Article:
I cannot say enough good things about the workshops and space offered by the Highlights Foundation. I attended a week-long whole novel workshop there in 2014 with faculty mentors Laura Ruby and Anne Ursu. The workshop advanced my understanding of the writing craft, offered invaluable feedback on my work-in-progress, and provided me with friendships that continue to sustain me. When I have felt overwhelmed by unexpected turns in my writing life, I have called upon the community I found at Highlights and I’ve been grateful to discover that community is with me still. So grateful, in fact, that I returned to Highlights a year ago for an “UnWorkshop,” a time to write in the peaceful environment they provide, fed by their fabulous chef, and free from the distractions of my regular life. A most delightful and unexpected bonus was that a small group of women I happened to have met years before at the Eastern PA SCBWI Pocono Retreat was UnWorkshopping at the same time, and I had the chance to reconnect with this wonderfully supportive community of writers. I am hopeful I can get to Boyds Mill for another UnWorkshop soon, and even if I can’t make it back there for awhile, Highlights and the people I met there will always be a vital part of my writing community.
Fearless Fifteeners is an online group of YA and MG authors whose works debuted in 2015. I came to the group fairly late in the year–I learned of its existence while at the Highlights UnWorkshop, actually–but they welcomed me, and I have found the group incredibly supportive. This community provided publicity when my book came out, and it has been a great resource. On our private proboards, we post questions and share problems, garnering the advice of writers who also have recently negotiated contracts, are trying to figure out how to approach booksellers, struggle to digest reviews, have great tips for school visits, etc. Sometimes the person you most need to talk to is the person who just moments ago was exactly where you are now. Fearless Fifteeners has been that community for me.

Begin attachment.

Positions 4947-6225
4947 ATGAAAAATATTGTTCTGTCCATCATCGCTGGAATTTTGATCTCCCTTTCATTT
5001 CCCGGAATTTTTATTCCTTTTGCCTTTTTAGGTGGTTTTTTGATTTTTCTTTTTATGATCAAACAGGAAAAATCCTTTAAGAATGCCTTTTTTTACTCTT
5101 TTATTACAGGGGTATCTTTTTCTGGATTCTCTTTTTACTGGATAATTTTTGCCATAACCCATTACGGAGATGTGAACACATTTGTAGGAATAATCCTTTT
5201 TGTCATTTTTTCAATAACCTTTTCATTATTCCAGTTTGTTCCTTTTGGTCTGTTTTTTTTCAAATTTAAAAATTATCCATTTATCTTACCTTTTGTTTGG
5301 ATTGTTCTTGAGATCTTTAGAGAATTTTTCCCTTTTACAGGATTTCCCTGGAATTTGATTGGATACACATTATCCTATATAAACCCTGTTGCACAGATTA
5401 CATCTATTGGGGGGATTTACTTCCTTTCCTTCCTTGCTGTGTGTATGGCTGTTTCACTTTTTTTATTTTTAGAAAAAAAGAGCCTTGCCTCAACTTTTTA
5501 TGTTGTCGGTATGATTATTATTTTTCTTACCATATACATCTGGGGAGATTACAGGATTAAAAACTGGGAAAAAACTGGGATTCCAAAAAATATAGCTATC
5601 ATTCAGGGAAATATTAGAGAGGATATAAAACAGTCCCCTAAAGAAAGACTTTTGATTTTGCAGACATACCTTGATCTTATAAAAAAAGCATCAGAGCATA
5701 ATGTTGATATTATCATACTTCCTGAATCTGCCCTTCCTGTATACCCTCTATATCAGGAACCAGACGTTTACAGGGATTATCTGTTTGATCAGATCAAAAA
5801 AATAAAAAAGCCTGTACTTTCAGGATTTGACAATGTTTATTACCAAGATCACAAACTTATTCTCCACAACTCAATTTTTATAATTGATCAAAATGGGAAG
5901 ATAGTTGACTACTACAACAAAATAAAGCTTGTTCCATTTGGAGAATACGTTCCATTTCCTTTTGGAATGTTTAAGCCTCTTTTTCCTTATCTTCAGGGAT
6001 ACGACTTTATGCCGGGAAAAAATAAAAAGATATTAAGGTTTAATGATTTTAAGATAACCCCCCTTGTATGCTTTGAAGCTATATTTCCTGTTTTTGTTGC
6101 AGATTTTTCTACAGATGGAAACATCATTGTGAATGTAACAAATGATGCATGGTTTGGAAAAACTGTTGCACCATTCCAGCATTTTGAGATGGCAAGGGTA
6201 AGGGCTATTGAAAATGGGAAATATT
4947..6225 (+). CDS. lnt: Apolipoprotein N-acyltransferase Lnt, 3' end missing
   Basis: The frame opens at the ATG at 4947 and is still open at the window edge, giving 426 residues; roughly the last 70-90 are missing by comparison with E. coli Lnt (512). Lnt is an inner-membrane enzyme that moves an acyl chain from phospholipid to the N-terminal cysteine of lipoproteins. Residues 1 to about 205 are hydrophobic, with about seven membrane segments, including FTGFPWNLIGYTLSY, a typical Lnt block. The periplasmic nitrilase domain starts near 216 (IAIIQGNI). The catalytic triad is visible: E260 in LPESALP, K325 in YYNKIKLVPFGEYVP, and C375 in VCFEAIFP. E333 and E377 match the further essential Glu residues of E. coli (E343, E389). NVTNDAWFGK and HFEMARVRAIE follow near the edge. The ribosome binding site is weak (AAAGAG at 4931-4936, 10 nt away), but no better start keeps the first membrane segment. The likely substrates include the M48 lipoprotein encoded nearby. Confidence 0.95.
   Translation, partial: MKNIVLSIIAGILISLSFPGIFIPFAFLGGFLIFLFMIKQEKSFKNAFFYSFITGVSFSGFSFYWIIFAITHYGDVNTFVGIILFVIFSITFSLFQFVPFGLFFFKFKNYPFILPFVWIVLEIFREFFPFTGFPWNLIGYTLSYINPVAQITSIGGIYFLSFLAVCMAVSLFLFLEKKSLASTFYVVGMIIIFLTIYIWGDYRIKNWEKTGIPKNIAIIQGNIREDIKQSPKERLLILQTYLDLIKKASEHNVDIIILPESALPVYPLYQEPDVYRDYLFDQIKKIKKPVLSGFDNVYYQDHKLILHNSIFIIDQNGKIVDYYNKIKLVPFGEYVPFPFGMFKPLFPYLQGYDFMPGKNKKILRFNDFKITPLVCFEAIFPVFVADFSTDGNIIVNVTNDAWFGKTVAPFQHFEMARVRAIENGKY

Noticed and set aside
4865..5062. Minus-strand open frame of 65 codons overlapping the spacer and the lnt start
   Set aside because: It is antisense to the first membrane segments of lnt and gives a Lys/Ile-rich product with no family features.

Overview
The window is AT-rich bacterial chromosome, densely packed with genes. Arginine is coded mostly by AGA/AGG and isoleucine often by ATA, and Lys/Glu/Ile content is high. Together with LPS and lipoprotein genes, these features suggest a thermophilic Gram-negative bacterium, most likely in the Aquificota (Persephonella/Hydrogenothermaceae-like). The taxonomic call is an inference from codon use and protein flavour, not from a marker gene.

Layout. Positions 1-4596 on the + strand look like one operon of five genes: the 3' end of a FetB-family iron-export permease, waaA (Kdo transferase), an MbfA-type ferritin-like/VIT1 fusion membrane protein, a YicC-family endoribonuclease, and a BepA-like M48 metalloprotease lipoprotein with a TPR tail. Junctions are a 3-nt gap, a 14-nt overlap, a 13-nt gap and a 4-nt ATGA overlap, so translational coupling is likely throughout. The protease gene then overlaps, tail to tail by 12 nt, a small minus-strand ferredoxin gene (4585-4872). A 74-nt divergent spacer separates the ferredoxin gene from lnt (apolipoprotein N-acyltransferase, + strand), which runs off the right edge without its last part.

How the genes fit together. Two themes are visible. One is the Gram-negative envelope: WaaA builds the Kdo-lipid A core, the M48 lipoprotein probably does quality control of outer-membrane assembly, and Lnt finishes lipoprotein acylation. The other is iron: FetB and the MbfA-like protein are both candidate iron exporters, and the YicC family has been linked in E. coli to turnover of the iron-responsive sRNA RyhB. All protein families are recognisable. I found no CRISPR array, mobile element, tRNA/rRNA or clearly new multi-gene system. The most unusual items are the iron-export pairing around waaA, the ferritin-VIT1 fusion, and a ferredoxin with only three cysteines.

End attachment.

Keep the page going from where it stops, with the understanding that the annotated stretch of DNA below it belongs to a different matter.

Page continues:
At the other end of the spectrum are people who I knew before any of us were writers. I happen to have two good friends who have become children’s authors, but I knew them back when they were just regular people doing other things. Both of these people are veteran authors now, and both have been extraordinarily valuable resources for me, generous with their time and wisdom, offering advice about the craft, business, and pleasure of writing. The guidance and friendship of these people who know me as me yet readily accept me as writer has been a bedrock as I’ve built books.
It remains true that I mostly write alone, but, as you see, being a writer is not at all lonesome. I am buoyed by the kindness and wisdom of many author-friends, and I take pleasure and strength from my conversations with them. Whether we are talking about books we love or figuring out how to write books other people will love or trying to find the best ways to reach the readers who already love our books, we love talking with each other, sustaining each other, and building together a community that loves and makes and celebrates books.
It’s been one month since the wonderful launch event for The Rosemary Spell, held December 4th at my local Barnes & Noble. I’m so grateful to all the people who came–there was standing room only! Here are just a few pictures. Enjoy!
If you’d like me to speak at your school, library, or bookstore, please contact me at email@example.com.